Facebook Twitter RSS Feed Flickr Vimeo YouTube
Articles highlighting my photographic style, images, and techniques, photo opportunities at selected locations, with a few tips for photographers on the road.

Bird Photography at Nickerson Beach

Semipalmated Plover

Semipalmated Plover

Nickerson Beach, located in Lido Beach, NY (Long Island) is a Nassau County operated beach on the Atlantic Ocean. It is known to bird photographers as an excellent location to observe and photograph large breeding colonies of Black Skimmers and Common Terns as well as other bird species.

Beginning at the end of May and through August, interesting opportunities for bird photography include mating activity, birds sitting on eggs, adult birds with chicks, fledglings being fed, fledglings at different growth stages, plus many more. The nesting areas are staked and roped off to reduce disturbance to the breeding birds.

Black Skimmer (Rynchops niger) – Juvenile skimming for fish (Nickerson Beach)

Black Skimmer (Rynchops niger) adult in-flight (Nickerson Beach)

During the breeding season the tern colony includes Least Terns along with the more prevalent Common Terns.

Common Tern (Sterna hirundo) – Juvenile standing on a sand dune (Nickerson Beach)

Common Tern (Sterna hirundo) with fish (Nickerson Beach)

In addition to the Skimmer and Tern colonies, there are other species present for more opportunities for bird photography. Depending on the time of year, there will be shorebirds (including breeding Piping Plovers), gulls, and others.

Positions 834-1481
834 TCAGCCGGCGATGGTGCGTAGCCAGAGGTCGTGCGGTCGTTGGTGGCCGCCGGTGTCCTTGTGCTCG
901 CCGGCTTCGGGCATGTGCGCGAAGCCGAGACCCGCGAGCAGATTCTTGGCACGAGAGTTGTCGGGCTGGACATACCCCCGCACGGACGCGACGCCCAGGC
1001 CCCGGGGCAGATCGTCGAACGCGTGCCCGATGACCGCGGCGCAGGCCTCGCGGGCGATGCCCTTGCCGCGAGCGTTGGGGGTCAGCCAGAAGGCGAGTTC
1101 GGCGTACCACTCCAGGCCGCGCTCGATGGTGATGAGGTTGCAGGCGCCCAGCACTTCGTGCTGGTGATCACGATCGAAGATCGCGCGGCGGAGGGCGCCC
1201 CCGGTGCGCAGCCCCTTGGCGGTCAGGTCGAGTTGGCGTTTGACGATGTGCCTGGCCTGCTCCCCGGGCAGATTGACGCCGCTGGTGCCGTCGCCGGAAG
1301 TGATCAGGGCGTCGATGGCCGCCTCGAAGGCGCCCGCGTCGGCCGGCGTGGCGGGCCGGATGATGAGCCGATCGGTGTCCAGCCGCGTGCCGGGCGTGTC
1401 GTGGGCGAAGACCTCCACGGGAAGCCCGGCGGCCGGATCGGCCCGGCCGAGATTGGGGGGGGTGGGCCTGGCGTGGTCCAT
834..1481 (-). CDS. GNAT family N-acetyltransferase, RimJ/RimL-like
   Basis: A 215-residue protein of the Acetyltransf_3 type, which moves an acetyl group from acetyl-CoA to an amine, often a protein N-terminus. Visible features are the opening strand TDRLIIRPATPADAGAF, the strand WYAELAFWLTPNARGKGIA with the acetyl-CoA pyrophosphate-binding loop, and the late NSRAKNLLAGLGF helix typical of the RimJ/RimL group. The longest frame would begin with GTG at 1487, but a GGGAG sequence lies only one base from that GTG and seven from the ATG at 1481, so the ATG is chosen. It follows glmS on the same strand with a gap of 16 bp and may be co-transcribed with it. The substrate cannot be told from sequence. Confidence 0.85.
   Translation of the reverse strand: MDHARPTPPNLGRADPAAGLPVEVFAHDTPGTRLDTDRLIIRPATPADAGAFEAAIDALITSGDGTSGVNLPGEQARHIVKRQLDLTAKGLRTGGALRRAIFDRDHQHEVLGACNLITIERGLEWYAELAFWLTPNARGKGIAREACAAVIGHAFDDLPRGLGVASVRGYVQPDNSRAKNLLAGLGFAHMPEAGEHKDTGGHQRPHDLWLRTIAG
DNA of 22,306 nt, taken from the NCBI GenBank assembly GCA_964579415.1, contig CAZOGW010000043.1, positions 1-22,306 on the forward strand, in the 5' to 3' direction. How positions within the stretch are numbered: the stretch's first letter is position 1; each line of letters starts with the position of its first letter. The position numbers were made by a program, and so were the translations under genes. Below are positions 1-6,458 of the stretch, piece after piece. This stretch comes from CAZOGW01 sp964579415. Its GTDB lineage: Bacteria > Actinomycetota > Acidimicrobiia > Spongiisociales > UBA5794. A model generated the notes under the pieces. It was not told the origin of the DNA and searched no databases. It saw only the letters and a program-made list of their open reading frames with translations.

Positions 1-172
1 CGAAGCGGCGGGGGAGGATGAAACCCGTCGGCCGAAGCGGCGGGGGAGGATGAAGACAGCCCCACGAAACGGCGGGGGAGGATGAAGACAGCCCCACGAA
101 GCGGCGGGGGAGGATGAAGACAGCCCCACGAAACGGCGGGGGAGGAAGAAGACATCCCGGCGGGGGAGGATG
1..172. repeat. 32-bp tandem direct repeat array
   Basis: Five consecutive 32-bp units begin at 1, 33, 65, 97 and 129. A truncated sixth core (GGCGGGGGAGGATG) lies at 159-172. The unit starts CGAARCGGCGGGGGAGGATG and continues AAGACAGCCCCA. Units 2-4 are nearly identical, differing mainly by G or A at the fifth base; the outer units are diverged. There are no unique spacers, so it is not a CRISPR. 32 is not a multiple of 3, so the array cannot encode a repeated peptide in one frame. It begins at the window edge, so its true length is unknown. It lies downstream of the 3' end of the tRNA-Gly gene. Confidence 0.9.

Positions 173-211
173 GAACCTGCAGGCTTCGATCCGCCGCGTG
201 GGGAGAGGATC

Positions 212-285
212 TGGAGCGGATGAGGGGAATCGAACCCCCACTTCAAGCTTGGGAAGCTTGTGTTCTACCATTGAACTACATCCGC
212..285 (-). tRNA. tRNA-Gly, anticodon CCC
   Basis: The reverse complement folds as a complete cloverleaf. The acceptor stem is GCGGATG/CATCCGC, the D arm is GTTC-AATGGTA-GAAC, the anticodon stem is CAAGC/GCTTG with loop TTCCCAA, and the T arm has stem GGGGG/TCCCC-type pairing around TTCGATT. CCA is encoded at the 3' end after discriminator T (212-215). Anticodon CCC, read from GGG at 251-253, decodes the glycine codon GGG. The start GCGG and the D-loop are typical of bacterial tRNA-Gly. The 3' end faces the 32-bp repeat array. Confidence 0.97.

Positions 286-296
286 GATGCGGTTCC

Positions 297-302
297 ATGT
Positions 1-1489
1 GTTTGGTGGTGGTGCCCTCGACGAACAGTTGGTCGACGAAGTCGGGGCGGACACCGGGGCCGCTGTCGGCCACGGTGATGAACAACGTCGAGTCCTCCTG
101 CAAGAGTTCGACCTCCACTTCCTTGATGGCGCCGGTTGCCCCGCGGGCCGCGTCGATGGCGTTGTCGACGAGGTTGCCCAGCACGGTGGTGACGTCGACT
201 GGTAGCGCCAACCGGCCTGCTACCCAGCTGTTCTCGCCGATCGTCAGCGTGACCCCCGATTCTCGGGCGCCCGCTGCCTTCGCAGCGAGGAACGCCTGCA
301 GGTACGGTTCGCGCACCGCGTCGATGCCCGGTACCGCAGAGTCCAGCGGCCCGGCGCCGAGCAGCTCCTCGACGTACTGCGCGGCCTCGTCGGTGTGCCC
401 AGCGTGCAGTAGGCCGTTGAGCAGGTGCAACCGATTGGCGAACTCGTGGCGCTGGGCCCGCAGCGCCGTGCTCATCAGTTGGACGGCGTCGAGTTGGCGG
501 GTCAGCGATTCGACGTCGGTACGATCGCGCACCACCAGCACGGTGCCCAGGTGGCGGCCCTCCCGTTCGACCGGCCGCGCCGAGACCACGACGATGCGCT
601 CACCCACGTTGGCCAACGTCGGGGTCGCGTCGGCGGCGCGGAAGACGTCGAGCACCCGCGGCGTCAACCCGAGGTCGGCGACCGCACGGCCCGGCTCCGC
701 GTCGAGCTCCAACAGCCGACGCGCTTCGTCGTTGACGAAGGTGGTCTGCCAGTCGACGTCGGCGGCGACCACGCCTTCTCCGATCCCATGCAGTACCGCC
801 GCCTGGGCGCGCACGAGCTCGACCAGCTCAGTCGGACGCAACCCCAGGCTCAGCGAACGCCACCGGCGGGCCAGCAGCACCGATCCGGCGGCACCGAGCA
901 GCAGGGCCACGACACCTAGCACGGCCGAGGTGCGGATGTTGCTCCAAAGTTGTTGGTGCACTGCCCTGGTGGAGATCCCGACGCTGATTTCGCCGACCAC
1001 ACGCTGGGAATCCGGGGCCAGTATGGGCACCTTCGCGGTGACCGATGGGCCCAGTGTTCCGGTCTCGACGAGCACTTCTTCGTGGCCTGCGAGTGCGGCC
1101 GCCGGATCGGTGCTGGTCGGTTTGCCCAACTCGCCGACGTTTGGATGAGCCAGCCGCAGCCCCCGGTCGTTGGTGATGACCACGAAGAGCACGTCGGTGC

Semipalmated Plover (Charadrius semipalmatus) (Nickerson Beach)

American Oystercatcher (Haematopus palliatus) (Nickerson Beach)

Sanderling (Calidris alba) (Nickerson Beach)

Below is a map showing Nickerson Beach with a few tips based on my visits.

Nickerson Beach Birding Map

Click on the photos above for more information, click on the species name to see all images of that species, or click here to see more images from Nickerson Beach.

All images © Clarence Holmes

Share

Jamaica Bay Wildlife Refuge (Aug 30, 2009)

White-rumped Sandpiper

White-rumped Sandpiper

Below are a few images from my trip to the East Pond of Jamaica Bay Wildlife Refuge on Sunday. Birds present included the continuing American Avocets (2), the previously seen Red-necked Phalarope in the northwest corner, and other usual birds.

White-rumped Sandpiper (Calidris fuscicollis) non-breeding plumage (East Pond, Jamaica Bay Wildlife Refuge)

White-rumped Sandpiper (Calidris fuscicollis) breeding plumage (East Pond, Jamaica Bay Wildlife Refuge)

Least Sandpiper (Calidris minutilla) – Juvenile bathing (East Pond, Jamaica Bay Wildlife Refuge)

Semipalmated Sandpiper (Calidris pusilla) (East Pond, Jamaica Bay Wildlife Refuge)